Cite This Page:

UT Southwestern Medical Center. "Frequent tanning bed users exhibit brain changes and behavior similar to addicts, study finds." ScienceDaily. ScienceDaily, 10 August 2011. <www.sciencedaily.com/releases/2011/08/110810153713.htm>.
UT Southwestern Medical Center. (2011, August 10). Frequent tanning bed users exhibit brain changes and behavior similar to addicts, study finds. ScienceDaily. Retrieved November 28, 2014 from www.sciencedaily.com/releases/2011/08/110810153713.htm
UT Southwestern Medical Center. "Frequent tanning bed users exhibit brain changes and behavior similar to addicts, study finds." ScienceDaily. www.sciencedaily.com/releases/2011/08/110810153713.htm (accessed November 28, 2014).

Share This


More From ScienceDaily



More Health & Medicine News

Friday, November 28, 2014

Featured Research

from universities, journals, and other organizations


Featured Videos

from AP, Reuters, AFP, and other news services

Ebola Leaves Orphans Alone in Sierra Leone

Ebola Leaves Orphans Alone in Sierra Leone

AFP (Nov. 27, 2014) — The Ebola epidemic sweeping Sierra Leone is having a profound effect on the country's children, many of whom have been left without any family members to support them. Duration: 01:02 Video provided by AFP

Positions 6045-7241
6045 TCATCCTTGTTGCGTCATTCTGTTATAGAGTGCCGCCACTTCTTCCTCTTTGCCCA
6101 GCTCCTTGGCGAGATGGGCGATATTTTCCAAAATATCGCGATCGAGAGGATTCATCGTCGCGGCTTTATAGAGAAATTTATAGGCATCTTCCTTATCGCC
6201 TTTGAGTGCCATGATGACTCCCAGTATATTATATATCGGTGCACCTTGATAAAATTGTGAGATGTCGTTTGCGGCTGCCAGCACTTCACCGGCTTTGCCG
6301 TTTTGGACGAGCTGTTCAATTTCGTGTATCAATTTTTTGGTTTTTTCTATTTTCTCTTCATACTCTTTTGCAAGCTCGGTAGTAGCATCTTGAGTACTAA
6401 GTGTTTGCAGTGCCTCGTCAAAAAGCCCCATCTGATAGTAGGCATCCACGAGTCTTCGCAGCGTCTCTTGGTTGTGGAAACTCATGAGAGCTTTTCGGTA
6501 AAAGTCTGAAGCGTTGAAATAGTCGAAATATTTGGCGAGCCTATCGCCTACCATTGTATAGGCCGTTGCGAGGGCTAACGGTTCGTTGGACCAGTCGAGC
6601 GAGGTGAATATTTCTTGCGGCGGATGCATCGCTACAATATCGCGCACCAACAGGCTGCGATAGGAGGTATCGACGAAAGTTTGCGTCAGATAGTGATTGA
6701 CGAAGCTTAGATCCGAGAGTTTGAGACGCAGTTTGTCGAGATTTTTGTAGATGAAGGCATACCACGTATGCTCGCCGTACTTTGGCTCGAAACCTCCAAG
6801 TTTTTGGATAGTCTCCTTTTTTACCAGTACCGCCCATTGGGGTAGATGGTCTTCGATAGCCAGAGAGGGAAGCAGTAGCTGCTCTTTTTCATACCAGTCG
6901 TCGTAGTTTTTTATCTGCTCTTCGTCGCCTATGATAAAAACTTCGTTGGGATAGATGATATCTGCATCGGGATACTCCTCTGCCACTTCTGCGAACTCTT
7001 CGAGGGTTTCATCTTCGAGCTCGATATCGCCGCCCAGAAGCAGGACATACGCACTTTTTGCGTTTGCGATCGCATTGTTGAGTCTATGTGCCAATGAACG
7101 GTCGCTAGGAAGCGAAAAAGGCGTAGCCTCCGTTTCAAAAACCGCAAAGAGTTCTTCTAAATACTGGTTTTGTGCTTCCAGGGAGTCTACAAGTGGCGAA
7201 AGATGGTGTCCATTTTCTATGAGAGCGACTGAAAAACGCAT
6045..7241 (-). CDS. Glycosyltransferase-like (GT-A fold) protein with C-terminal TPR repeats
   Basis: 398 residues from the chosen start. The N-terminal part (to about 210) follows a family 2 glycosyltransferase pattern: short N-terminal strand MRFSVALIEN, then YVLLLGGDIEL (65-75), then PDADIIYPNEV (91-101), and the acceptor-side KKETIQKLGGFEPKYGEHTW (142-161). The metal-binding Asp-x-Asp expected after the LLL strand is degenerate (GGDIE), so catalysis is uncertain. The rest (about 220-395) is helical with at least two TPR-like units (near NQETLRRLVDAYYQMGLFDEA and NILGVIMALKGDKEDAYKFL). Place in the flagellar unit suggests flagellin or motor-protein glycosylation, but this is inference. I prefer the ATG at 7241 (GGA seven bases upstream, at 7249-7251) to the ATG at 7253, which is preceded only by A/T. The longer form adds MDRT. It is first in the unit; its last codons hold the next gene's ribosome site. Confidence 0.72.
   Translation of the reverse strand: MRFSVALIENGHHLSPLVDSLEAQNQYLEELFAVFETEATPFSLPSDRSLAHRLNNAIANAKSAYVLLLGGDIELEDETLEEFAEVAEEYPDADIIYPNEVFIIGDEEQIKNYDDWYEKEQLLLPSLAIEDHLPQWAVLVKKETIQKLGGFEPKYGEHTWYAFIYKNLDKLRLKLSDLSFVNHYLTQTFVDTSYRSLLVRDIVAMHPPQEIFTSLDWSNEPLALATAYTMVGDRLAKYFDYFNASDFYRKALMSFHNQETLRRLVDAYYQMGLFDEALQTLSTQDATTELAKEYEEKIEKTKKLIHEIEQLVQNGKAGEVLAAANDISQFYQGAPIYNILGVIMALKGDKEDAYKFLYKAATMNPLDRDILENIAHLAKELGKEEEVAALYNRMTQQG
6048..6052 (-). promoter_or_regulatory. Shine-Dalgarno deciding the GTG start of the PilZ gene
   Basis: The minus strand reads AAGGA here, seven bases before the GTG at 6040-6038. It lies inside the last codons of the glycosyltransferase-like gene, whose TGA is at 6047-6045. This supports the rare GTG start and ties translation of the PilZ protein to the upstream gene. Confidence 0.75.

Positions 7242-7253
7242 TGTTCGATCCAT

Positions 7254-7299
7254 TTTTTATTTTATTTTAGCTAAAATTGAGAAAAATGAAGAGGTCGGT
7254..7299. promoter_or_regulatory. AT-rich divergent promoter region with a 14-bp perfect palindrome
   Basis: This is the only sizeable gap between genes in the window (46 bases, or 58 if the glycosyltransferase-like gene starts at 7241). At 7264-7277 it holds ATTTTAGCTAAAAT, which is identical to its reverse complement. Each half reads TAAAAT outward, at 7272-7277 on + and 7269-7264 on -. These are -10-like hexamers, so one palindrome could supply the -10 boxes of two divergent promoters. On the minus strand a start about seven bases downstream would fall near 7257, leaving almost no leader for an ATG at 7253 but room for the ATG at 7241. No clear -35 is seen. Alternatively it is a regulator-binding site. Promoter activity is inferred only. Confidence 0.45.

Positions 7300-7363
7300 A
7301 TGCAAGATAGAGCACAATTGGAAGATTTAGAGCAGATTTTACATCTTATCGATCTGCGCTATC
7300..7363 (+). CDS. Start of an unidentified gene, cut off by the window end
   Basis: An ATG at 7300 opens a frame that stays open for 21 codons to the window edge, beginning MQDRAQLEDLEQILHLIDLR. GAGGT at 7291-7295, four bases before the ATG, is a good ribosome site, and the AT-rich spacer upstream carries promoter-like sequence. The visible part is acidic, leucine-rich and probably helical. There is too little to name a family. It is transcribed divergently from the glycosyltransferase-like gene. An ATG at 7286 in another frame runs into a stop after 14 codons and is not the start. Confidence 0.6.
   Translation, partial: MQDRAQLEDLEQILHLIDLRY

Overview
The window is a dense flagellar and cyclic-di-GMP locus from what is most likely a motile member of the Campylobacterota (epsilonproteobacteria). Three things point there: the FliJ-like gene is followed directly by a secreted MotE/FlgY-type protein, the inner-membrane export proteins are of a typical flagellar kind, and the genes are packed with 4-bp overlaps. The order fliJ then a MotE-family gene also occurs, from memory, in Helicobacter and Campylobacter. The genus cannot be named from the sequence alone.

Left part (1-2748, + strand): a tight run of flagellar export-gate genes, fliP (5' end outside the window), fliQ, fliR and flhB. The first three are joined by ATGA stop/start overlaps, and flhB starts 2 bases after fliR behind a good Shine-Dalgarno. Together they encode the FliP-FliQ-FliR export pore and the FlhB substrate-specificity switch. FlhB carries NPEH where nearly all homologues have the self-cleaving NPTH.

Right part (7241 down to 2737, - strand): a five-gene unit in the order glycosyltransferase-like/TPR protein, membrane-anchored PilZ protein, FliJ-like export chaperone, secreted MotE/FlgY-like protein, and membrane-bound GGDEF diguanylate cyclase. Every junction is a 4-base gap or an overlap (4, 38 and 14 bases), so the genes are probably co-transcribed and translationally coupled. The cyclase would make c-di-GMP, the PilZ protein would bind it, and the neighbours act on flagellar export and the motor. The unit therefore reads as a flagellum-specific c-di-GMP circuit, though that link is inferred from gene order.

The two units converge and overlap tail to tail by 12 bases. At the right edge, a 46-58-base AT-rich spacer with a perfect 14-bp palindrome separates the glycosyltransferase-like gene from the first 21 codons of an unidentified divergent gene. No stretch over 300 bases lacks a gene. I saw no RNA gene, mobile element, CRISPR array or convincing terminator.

Powered by NewsLook.com
Experimental Ebola Vaccine Shows Promise In Human Trial

Experimental Ebola Vaccine Shows Promise In Human Trial

Newsy (Nov. 27, 2014) — A recent test of a prototype Ebola vaccine generated an immune response to the disease in subjects. Video provided by Newsy
Powered by NewsLook.com
Pet Dogs to Be Used in Anti-Ageing Trial

Pet Dogs to Be Used in Anti-Ageing Trial

Reuters - Innovations Video Online (Nov. 26, 2014) — Researchers in the United States are preparing to discover whether a drug commonly used in human organ transplants can extend the lifespan and health quality of pet dogs. Video provided by Reuters
Powered by NewsLook.com
Today's Prostheses Are More Capable Than Ever

Today's Prostheses Are More Capable Than Ever

Newsy (Nov. 26, 2014) — Advances in prosthetics are making replacement body parts stronger and more lifelike than they’ve ever been. Video provided by Newsy
Powered by NewsLook.com

Search ScienceDaily

Number of stories in archives: 140,361

Find with keyword(s):
 
Enter a keyword or phrase to search ScienceDaily for related topics and research stories.

Save/Print:
Share:  

Breaking News:

Strange & Offbeat Stories

 

Health & Medicine

Mind & Brain

Living & Well

In Other News

... from NewsDaily.com

Science News

Health News

Environment News

Technology News



Save/Print:
Share:  

Free Subscriptions


Get the latest science news with ScienceDaily's free email newsletters, updated daily and weekly. Or view hourly updated newsfeeds in your RSS reader:

Get Social & Mobile


Keep up to date with the latest news from ScienceDaily via social networks and mobile apps:

Have Feedback?


Tell us what you think of ScienceDaily -- we welcome both positive and negative comments. Have any problems using the site? Questions?
Mobile iPhone Android Web
Follow Facebook Twitter Google+
Subscribe RSS Feeds Email Newsletters
Latest Headlines Health & Medicine Mind & Brain Space & Time Matter & Energy Computers & Math Plants & Animals Earth & Climate Fossils & Ruins